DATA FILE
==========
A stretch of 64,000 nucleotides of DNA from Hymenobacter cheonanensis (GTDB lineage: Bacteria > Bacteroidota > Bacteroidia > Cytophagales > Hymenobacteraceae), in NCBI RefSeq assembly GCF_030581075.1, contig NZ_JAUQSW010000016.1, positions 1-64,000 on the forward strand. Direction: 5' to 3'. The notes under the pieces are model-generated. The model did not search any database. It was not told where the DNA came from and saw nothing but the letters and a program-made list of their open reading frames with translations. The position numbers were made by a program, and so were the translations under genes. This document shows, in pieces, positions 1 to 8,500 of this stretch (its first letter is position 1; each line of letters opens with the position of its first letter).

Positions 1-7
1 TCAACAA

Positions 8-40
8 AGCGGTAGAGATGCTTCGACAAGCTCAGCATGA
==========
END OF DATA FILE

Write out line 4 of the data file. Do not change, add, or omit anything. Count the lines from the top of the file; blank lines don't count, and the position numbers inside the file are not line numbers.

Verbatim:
Positions 8-40